Take the 2-minute tour ×
Science Fiction & Fantasy Stack Exchange is a question and answer site for science fiction and fantasy enthusiasts. It's 100% free, no registration required.

When Iron Man flies he is shown with fire coming out of his feet just like a fuel-propelled rocket.

Iron Man flying Iron Man flying

Where is the combustible material generating the fire coming from? Does he does have a fuel tank? What is his operative range?

share|improve this question
add comment

7 Answers 7

up vote 35 down vote accepted

Since your images are from the film Iron Man, I'll initially address that universe. In the film canon, Tony constructs a miniature Arc Reactor and implants it in his chest. This provides a fantastic power source for the armors he later builds. In the Mark 2 & 3 armors, Tony uses his Arc Reactor to power repulsors (a fictional technology that uses energy to generate thrust), which his suit contains on the palms and feet (per Wikipedia). The repulsors on his feet provide the thrust you see in the images in the question, while he uses his hand repulsors and flaps on his suit to provide steering.

In the comics, it's decidedly more complicated, but modern Iron Man armors utilize repulsors, like the film version. Older iterations of the armor did use chemical propulsion (i.e. rockets). You can read an extremely thorough listing of his past armors on Wikipedia.

share|improve this answer
This article would be an interesting read. It looks startlingly similar to the repulsors and function as electric propulsion. –  Steam Mar 8 '13 at 13:47
@Yawus Ion thrusters are the real-world tech most similar to repulsors as a concept, although in reality they're useless for atmospheric flight - not enough thrust. –  Tynam May 1 '13 at 6:09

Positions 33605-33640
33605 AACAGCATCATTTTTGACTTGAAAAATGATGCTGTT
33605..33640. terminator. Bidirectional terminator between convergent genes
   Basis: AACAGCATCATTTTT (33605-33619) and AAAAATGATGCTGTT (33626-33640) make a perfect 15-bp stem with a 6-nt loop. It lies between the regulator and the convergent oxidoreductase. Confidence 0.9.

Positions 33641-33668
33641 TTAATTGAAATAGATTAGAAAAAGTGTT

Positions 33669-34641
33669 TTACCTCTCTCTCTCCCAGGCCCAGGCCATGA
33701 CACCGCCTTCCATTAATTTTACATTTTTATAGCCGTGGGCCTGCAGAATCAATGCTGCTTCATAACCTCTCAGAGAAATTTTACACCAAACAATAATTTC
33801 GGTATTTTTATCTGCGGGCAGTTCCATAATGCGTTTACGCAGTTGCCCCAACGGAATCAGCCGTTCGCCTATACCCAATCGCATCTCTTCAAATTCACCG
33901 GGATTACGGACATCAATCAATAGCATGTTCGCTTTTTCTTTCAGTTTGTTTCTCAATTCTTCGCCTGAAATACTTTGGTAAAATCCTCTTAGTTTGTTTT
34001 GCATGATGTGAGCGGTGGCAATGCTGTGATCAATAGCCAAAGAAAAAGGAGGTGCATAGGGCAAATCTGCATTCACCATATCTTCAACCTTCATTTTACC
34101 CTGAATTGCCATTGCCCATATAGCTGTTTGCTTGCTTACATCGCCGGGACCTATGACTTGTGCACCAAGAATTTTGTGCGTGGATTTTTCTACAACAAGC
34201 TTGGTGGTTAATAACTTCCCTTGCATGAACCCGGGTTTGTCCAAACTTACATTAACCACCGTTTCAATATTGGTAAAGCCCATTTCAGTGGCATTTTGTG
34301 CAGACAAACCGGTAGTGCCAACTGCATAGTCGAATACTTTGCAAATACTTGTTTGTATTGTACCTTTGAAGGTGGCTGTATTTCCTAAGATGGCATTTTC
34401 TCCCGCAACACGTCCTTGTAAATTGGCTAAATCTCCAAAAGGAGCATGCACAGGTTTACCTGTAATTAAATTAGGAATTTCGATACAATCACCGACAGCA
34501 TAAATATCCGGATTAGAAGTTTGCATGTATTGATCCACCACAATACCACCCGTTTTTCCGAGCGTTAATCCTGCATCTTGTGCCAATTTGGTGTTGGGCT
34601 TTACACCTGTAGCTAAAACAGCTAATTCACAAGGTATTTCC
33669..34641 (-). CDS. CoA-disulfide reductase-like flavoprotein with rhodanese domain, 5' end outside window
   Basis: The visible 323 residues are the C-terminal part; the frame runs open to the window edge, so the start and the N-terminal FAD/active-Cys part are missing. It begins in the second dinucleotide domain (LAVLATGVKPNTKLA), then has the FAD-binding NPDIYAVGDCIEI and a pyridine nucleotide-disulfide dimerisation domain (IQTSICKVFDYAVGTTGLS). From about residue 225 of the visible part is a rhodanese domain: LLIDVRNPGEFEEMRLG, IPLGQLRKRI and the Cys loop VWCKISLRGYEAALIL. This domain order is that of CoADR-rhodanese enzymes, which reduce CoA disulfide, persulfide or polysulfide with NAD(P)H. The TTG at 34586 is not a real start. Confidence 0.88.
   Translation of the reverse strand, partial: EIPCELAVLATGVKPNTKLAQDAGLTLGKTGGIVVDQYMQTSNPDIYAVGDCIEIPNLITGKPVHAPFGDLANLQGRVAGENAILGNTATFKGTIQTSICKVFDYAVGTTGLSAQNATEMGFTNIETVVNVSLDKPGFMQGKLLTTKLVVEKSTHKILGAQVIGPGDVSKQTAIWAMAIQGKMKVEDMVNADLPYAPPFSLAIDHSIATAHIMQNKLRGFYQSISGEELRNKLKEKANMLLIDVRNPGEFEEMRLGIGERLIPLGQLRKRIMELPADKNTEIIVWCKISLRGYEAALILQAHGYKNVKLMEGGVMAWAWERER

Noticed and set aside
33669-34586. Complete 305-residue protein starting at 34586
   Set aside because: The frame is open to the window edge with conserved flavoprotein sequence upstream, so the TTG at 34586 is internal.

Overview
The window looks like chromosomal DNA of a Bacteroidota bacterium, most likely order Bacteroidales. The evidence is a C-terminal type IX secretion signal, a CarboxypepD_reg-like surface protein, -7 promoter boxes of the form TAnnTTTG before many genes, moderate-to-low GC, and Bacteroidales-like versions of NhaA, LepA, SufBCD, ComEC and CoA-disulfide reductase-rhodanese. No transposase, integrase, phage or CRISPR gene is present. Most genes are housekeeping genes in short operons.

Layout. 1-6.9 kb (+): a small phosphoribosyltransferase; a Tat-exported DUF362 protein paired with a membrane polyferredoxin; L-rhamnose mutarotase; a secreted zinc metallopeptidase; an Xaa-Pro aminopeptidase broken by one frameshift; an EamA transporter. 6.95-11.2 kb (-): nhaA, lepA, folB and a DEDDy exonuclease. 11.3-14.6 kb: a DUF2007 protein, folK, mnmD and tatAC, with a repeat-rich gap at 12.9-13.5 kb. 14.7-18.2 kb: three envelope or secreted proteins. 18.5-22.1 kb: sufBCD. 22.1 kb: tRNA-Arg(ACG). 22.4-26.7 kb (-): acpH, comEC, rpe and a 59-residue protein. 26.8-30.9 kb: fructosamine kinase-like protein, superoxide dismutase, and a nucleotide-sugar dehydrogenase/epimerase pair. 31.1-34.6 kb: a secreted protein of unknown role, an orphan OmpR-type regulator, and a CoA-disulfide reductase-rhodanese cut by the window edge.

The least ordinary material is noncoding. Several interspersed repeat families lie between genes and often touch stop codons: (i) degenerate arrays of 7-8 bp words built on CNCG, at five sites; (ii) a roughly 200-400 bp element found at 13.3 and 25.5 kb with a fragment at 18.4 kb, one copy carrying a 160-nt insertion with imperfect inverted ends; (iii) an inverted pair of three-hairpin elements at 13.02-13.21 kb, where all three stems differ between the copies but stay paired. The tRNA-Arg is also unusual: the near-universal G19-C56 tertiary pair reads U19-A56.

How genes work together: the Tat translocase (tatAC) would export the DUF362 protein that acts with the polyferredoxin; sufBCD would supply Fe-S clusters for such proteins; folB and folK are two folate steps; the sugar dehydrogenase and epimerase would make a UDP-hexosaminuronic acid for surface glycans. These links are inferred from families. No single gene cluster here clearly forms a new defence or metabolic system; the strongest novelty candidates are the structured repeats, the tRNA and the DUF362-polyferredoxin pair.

@Yawus Our best Ion thrusters today provide about as much force as a piece of paper resting on your hand. Their strength lies in their ability to run for long amounts of time and very very gradually (as in over months or years) build up a high velocity. –  ValekHalfHeart May 19 '13 at 22:52
I understand both your points. I was only pointing out that ion thrusters do look surprisingly similar to repulsors and (at a cursory glance, to be honest) seem to take up less space than conventional propulsion. I'll admit that I have not read the article all the way and am most likely inaccurate. –  Steam May 20 '13 at 3:11
I don't think this answers the question. It identifies the power source, but not the where the reaction mass comes from. –  Julian Dec 26 '13 at 10:33
show 2 more comments

The thrust is generated by the electrical device which keeps him alive and powers his suit.

My expectation is that it is something akin to an Ion thruster: